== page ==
Natasha and her grandfather live in a cottage near Moscow, making hats for Madame Irène. Madame and her husband have told the housing committee that Natasha rents a room from them; this ...
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Natasha and her grandfather live in a cottage near Moscow, making hats for Madame Irène. Madame and her husband have told the housing committee that Natasha rents a room from them; this fiddle gives Madame's lazy husband a room for lounging. The local railroad clerk, Fogelev, loves Natasha but she takes a shine to Ilya, a clumsy student who sleeps in the train station. To help Ilya, Natasha marries him and takes him to Madame's to live in the room the house committee thinks is hers. Meanwhile, Madame's husband pays Natasha with a lottery ticket he thinks is a loser, and when it comes up big, just as Ilya and Natasha are falling in love, everything gets complicatedWritten by
This movie is really cute. Unfortunately, that adjective has a rather derogatory connotation, especially when referring to a work of art. I certainly don't mean it that way. Frankly, I could use a little delight of the sort The Girl with the Hat Box provided me. It's an utterly charming story about a young girl who makes hats. The comedy of errors is complicated, and is not worth telling in whole.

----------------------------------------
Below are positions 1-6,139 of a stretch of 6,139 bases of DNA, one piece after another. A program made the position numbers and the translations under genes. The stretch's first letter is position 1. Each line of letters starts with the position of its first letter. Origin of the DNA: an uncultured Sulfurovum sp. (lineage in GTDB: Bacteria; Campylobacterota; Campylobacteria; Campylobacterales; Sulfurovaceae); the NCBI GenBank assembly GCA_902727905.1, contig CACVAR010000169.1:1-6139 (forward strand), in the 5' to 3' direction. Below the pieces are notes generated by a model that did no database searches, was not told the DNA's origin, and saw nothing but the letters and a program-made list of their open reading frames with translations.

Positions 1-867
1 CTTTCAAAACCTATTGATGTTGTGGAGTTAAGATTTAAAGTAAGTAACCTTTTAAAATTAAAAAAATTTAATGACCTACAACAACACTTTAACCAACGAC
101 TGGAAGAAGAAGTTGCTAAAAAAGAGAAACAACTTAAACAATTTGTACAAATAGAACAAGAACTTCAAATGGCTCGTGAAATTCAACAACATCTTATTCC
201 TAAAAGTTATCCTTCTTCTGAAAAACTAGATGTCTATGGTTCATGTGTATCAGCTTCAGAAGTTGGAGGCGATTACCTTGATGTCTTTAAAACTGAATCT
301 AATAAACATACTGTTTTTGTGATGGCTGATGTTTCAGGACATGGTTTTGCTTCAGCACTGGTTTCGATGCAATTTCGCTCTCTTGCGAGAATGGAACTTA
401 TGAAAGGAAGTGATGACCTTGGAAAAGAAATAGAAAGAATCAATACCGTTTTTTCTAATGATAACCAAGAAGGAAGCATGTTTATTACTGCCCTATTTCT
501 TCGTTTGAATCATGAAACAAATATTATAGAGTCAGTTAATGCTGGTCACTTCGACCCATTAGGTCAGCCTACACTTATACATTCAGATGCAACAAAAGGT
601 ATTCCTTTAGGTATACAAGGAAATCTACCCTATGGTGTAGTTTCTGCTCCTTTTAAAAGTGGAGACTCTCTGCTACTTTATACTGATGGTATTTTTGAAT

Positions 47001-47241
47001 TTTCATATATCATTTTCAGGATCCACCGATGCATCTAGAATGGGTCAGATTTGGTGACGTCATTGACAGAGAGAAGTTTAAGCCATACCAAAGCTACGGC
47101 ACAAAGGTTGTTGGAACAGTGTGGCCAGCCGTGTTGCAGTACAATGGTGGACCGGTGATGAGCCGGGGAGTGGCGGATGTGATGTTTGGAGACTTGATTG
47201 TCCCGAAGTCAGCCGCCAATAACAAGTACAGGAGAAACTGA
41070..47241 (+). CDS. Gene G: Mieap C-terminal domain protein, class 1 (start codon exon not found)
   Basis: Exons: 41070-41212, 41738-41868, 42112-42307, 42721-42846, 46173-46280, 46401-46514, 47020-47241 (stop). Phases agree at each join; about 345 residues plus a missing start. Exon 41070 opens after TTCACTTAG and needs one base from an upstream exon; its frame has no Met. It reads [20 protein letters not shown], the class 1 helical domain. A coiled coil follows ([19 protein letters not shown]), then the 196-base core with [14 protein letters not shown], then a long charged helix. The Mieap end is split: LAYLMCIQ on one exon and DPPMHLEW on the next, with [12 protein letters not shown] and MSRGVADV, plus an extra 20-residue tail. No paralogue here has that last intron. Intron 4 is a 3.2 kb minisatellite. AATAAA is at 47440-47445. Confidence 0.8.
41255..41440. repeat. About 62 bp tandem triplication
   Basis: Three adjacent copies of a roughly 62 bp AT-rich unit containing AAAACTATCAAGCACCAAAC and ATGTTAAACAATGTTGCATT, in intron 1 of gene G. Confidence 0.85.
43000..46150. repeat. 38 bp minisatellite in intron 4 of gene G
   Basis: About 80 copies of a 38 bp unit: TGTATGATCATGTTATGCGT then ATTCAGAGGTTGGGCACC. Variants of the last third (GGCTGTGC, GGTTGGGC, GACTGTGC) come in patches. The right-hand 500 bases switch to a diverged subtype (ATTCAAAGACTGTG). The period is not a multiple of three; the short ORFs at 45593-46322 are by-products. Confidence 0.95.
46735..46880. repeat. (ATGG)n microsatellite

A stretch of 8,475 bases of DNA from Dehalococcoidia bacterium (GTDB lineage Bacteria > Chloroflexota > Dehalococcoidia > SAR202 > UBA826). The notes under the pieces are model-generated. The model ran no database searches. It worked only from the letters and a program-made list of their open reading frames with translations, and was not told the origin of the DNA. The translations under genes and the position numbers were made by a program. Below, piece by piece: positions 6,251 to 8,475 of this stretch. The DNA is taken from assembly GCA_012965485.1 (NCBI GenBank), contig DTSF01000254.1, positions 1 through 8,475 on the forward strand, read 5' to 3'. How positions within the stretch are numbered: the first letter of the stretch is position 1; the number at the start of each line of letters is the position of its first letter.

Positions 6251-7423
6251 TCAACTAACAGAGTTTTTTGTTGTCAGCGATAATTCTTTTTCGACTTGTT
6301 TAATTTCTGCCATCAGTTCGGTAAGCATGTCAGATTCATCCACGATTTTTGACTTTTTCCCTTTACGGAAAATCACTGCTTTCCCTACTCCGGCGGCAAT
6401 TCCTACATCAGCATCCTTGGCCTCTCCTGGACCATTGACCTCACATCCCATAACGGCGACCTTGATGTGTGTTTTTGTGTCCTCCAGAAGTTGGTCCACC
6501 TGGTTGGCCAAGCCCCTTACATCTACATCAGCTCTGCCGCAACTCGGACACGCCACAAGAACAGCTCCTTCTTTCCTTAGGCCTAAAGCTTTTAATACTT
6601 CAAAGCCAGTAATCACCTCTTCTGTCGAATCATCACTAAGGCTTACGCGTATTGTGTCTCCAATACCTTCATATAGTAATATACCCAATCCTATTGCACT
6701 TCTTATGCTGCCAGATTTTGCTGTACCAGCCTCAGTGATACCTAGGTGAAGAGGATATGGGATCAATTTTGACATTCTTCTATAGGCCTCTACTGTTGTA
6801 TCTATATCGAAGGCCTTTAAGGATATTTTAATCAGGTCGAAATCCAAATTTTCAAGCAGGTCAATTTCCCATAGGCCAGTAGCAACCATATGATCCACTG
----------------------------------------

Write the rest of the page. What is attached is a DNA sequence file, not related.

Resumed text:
Anna Sten stars in the lead. Does that name ring any bells? Well, I didn't recognize the name, but I clicked on it and read up on her. Apparently Samuel Goldwyn brought her over to the United States (surely based on her performance in Hat Box) to be the next Garbo in the early 1930s. She starred in Nana (Dorothy Arzner & George Fitzmaurice, 1934), We Live Again (Rouben Mamoulien, 1934; also starring Frederic March), and The Wedding Night (King Vidor, 1935, and she starred opposite Gary Cooper). All were enormous bombs, each more astronomical than the last. Afterwards, she appeared in several more Hollywood films in secondary roles. I really, really want to see any of her Hollywood films to see what her problem was. You'd never know there was one from The Girl with the Hat Box. She's gorgeous, charming, and very funny.
The male lead is played, also delightfully, by Ivan Koval-Samborsky, who had a major role in 1926's Mother by Pudovkin. He plays a homeless student whom Sten at first pities and tries to help, but they soon find love in each other. The villains in the film are played by Serafima Birman and P. Paul. They are both exceptional. The latter doesn't seem to have any other film credits, but the former later played Efrosinia, Ivan the Terrible's aunt in Eisenstein's Ivan the Terrible movies. I didn't recognize her, as this was 18 years earlier. Plus, in Ivan she is always covered in huge robes. But you can recognize her from the nose.
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